Tried to forget. Tried to forget.

This OR would be able to forget very easily. They didn’t see me all that often after we lost her. They never came to visit me. They didn’t come to the funeral. For a genuine reason – the OR was recovering from an op. I actually started doubting whether they even remember her name, while I was there on that same visit – the one time she referred to Bella, she said ‘the baby’ and the rest of the time it was just ‘what happened’.

And I don’t talk about her to them, because she will say the wrong thing, and it will be worse. So it’s better to just carry on regardless, only that’s actually really hard now too. I feel like I’m in a lose-lose situation and now I dread seeing her, which I know she’ll hate.

It’s the brave face battle. Do I tell the truth? Do I pull her up, make her realise her mistake and feel it too? Or at least understand that I feel it, we feel it? Do I gloss over it, move past these indiscretions, try to understand that it is reasonable and not malicious, that of course she won’t understand what it’s like?

I mull over it, backwards and forwards, not sure who to look out for first. But from now on, Bella will always come first, over anybody’s feelings, and I will make sure that nobody thinks I am trying to forget her, pregnant or not.



Ten Things All TTC Couples Know

I’ve just done another test and I’m not pregnant. God, this shit is rough. What happened to all those pregnancies that the sex ed teachers told us about, the ones that would happen as soon as you held hands? Those must be the same kind that fill the lists on abortion clinics, the honeymoon babies and the pages of real life stories charting people’s I-didn’t-even-realise-I-was-pregnant-until-it-popped-out journeys.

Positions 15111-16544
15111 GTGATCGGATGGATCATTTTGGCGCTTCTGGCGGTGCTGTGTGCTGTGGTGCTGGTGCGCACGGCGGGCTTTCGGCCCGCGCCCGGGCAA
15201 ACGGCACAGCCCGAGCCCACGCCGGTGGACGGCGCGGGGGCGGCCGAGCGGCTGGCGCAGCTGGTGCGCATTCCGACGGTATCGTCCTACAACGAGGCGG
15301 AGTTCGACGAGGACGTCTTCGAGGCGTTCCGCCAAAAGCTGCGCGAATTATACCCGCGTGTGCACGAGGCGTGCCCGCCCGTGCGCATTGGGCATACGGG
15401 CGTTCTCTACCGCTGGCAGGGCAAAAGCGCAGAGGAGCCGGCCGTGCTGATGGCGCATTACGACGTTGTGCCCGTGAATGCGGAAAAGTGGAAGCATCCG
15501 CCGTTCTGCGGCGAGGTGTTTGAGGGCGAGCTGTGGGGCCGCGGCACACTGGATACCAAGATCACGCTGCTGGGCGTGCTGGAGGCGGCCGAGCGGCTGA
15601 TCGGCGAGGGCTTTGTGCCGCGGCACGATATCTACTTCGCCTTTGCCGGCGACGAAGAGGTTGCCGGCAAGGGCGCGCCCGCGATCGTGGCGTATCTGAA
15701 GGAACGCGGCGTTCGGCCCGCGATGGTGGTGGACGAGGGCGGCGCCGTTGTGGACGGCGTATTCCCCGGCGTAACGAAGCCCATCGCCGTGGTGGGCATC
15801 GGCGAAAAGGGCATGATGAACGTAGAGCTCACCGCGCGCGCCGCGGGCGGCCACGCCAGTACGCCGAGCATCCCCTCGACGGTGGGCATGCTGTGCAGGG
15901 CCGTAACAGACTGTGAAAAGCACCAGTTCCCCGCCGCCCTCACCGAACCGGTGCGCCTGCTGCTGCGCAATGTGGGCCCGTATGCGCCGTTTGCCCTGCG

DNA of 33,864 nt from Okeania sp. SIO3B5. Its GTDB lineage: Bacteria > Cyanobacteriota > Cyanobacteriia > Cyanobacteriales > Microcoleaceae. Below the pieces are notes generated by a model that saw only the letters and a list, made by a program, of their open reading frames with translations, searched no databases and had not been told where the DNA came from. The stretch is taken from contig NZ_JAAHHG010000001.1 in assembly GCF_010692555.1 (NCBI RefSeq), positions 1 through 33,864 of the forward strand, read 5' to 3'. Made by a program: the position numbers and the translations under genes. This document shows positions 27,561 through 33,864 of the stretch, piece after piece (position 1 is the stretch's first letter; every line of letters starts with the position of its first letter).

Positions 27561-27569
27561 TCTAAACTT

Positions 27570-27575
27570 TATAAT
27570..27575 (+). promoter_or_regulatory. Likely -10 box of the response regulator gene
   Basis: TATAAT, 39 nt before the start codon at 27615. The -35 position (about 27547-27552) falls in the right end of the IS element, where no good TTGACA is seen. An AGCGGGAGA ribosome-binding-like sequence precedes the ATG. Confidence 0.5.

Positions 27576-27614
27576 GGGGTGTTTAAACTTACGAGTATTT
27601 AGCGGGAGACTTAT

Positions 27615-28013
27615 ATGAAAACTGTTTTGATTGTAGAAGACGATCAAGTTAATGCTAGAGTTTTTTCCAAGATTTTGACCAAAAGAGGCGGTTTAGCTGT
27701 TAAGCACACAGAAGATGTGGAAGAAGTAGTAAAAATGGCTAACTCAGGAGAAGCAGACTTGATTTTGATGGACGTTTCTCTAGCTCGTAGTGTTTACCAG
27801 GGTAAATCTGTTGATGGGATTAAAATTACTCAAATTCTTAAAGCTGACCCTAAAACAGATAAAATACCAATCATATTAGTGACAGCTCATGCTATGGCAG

Yeah. Those ones. We all know those ones.

But we don’t hear so much about those other kinda journeys. Considering it takes the average healthy couple six months to get a baby brewing, and it can be far longer too, there are many of us in a whole other camp, keeping our mouths closed about the reality of TTC. Here’s a few things which hopefully paints a slightly more relatable picture!

1. You will speak a whole other language – forget the half-assed grade you scooped in GCSE French, this is when you’ll show your real language learning ability. In the blink of an eye, you’ll become an expert in all things TTC, BBT, DPO, BD, AF, BFN and the long-awaited BFP


2. Trying for a baby sex is not always fun – That first lovely month of TTC sex when you’re all connected and full of wonderment at the commitment you are making shoots straight out the window as soon as the first period arrives. From then on in, you’ll be perfectly au fait with ‘ovulation sex’. In spite of your plans to ‘keep things exciting’, it actually involves you muttering ‘be quick about it… don’t stop if I start snoring’


3. People won’t understand – the amount of times you’ll hear ‘but you’ll have fun trying, eh? eh?’ will frustrate you and you’ll become a pro at the fake laugh you’ll offer in response, as you inwardly seethe


4. Easy, breezy attitudes will last all of a day and a half, if you’re lucky – you’re going to get told a hundred times over to ‘just relax’ and ‘let nature take it’s course’. It sounds pretty sensible and straight forward, but it couldn’t be less so. Don’t punch them, but don’t feel guilty if you just can’t achieve that chilled out vibe. Spoiler – nobody can.


5. There’s an app for that – well, of course there is. In fact, there’s loads! And your chosen one that makes it to the download stage will soon get more taps than Facebook on your phone screen.


6. Examining your pants will become a daily activity – you’ll be no stranger to your everyday fluids (or lack of them). Are they like school glue? like water? like egg whites? WHAT DOES THIS MEAN?